Cape Town traffic officer buys homeless people food during the Covid-19 pandemic

Siphelo Msamo giving food to homeless man. (Photo: Supplied to DRUM)
Siphelo Msamo giving food to homeless man. (Photo: Supplied to DRUM)

When Siphelo Msamo was younger, he dreamed of becoming a lawyer, but his mother, Nolusapho Velem, saw a different calling for his life. She wanted him to help others through social work. Due to financial restraints he never pursued that dream either. Even though being a lawyer or a social worker didn’t work out for him, 25-year-old Siphelo found his purpose in being a traffic officer.

Just before President Cyril Ramaphosa announced a national lockdown due to the fast spreading coronavirus infections, citizens flooded supermarkets buying food and essential items in bulk. And even though he did not have enough to do that for himself, Siphelo worried about what the homeless people in Cape Town would do since they have no hope other than begging from all the people who were about to self-isolate.

So he took matters into his own hands.

“These people have no shelter or food, their only hope is all the people who are at a more privileged position than them. So, I took the money I had been saving and filled trollies up with food for them. Not because I’m rich or because I want to be praised, but simply because of the pain I imagined they would go through,” Siphelo tells DRUM.

Siphelo Msamo giving food to homeless man. (Photo:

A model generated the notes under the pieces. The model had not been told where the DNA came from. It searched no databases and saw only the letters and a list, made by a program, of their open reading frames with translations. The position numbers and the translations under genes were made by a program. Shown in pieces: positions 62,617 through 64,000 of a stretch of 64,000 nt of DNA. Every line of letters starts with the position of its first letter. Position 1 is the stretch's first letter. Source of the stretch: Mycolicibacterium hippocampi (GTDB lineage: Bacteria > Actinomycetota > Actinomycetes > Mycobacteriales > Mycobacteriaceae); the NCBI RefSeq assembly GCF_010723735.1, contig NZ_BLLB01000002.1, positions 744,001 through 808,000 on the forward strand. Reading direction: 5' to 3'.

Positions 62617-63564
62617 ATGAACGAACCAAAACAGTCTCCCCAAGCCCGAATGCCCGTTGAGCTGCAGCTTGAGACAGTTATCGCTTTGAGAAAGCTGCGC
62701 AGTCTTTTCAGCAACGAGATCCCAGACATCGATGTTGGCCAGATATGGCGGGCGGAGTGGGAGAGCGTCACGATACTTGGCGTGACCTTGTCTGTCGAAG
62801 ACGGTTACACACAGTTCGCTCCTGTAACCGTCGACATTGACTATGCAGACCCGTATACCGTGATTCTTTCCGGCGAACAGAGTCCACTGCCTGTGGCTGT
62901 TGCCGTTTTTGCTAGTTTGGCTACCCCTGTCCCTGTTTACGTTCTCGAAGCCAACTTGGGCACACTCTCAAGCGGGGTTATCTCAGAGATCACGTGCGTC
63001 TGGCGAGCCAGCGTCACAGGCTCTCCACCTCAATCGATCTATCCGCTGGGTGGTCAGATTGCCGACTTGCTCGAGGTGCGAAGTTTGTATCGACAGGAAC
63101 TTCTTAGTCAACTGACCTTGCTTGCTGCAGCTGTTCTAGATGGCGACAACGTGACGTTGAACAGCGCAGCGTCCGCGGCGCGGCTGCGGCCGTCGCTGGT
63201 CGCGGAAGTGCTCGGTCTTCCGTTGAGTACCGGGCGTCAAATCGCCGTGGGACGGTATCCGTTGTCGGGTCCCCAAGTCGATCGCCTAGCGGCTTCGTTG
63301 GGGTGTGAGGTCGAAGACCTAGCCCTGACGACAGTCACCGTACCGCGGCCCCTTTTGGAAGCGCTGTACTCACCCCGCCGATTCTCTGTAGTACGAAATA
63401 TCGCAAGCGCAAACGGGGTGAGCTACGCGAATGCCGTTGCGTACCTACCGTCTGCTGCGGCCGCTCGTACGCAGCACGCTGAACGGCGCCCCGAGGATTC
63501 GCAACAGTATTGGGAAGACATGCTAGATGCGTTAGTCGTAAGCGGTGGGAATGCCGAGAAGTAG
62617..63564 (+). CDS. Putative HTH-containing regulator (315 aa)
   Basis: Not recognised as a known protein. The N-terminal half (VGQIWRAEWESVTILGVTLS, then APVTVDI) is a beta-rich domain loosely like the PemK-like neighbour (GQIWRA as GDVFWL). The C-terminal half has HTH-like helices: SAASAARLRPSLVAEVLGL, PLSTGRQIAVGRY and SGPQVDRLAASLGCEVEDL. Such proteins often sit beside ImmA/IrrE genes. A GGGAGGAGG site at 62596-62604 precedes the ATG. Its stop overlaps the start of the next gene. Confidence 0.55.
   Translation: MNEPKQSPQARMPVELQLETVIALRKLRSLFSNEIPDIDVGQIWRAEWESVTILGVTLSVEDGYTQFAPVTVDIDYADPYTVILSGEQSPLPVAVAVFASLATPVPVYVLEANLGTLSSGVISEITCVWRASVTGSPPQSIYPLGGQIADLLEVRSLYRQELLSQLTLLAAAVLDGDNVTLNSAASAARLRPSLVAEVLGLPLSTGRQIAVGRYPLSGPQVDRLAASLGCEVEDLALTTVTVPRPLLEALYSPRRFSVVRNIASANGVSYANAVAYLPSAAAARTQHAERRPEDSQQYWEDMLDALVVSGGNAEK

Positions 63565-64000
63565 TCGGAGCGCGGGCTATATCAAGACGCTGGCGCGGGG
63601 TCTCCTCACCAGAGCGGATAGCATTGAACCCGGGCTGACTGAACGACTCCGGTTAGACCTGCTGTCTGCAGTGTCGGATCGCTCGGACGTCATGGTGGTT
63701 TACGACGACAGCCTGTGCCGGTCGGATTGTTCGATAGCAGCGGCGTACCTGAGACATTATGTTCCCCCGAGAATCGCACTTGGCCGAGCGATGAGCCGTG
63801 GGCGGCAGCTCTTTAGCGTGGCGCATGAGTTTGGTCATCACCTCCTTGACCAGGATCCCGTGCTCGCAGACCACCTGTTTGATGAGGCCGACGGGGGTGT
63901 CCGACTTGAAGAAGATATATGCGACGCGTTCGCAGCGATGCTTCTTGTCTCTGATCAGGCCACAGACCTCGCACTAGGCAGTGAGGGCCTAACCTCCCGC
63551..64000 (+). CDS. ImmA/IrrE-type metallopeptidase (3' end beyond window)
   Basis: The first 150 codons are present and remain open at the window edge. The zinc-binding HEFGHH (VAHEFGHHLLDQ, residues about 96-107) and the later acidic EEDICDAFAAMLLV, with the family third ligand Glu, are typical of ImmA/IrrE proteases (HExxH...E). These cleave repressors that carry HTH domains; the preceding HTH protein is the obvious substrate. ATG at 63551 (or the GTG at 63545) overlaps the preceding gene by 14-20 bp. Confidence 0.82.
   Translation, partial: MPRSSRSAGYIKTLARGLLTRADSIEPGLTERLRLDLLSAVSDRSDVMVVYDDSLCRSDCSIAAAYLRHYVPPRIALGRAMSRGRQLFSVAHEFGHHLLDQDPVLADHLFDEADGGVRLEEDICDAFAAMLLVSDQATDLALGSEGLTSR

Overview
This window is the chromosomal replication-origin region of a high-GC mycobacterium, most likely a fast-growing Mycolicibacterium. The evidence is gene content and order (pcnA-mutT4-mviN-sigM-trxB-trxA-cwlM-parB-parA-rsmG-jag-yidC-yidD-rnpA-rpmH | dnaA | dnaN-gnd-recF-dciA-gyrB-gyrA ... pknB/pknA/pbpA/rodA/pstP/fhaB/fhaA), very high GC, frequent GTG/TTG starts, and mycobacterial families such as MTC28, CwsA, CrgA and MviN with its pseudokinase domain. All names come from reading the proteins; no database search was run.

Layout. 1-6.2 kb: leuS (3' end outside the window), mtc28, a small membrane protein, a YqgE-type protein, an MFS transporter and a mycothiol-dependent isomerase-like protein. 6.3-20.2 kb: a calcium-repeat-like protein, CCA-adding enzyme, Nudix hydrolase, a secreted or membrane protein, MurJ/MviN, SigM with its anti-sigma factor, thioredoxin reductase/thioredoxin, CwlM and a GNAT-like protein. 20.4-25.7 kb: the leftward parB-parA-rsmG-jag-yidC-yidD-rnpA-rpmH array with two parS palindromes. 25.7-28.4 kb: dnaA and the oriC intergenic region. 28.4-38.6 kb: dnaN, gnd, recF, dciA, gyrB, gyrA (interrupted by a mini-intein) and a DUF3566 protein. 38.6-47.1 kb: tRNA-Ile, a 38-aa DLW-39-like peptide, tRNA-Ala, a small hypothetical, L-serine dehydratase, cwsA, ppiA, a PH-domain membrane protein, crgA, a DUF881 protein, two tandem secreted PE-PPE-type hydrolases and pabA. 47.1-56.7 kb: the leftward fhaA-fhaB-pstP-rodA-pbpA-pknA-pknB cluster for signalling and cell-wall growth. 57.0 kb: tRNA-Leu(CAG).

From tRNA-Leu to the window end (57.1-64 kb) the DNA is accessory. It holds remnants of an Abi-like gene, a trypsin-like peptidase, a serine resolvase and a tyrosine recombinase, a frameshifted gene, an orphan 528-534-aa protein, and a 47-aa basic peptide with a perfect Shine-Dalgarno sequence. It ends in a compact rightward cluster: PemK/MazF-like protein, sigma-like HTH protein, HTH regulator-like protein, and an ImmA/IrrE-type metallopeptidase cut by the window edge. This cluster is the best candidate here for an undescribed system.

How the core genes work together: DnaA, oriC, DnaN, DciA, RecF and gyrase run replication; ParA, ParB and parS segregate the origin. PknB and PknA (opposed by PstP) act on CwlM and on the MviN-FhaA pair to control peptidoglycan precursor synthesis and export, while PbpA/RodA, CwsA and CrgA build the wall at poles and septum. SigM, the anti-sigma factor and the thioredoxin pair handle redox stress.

This empathy and heart for others is something Siphelo says he learned back at home growing up with his five siblings.

Their mother, Nolusapho, raised them in a small home with nothing but her earnings from baking and selling scones. Even in her struggling, she always taught her children the importance of valuing other human beings, no matter how much society sidelines them.

“The values I learned and will always keep from my mother are resilience, knowing the importance of others and always trusting God. So, I have no excuse; I have to do my part. I mean, when I moved to Cape Town, I lived in a shack, I still do, but that doesn’t mean I shouldn’t help others. God has given me a job and a roof over my head, why would I not share those blessings with his children?”

Siphelo believes while preachers and singers are called to do their part to minister to others, others, much like him, are called to help others.

“Being kind and helping others is a ministry not to be taken lightly, and I pray people realise that and start doing what they can too. Imagine how beautiful the world would be if we all just did what we can to make another person’s life easier?”

He gives to the less fortunate quite often, but this time, some people who always saw him doing these acts of kindness felt compelled to take pictures of him and share his amazing work.

“I felt a bit uncomfortable because now it seems I’m doing this for fame or I’m boasting, but that’s not the case. Some people come up to me and tell me they want to join me in helping others, I always tell them that joining me is not necessary, instead, they should just take what they have, go into the streets and help,” he tells us.

In future, Siphelo hopes to register a non-profit organisation and an orphanage that will help take people off the streets and into a shelter that will not only feed and clothe them, but also give them skills that will help them become independent.

“It’s amazing what a little independence can do for someone’s self-esteem and view of their worth, and if I can help provide that through the resources God has given me access to, I’ll grab that opportunity without thinking twice.”

 

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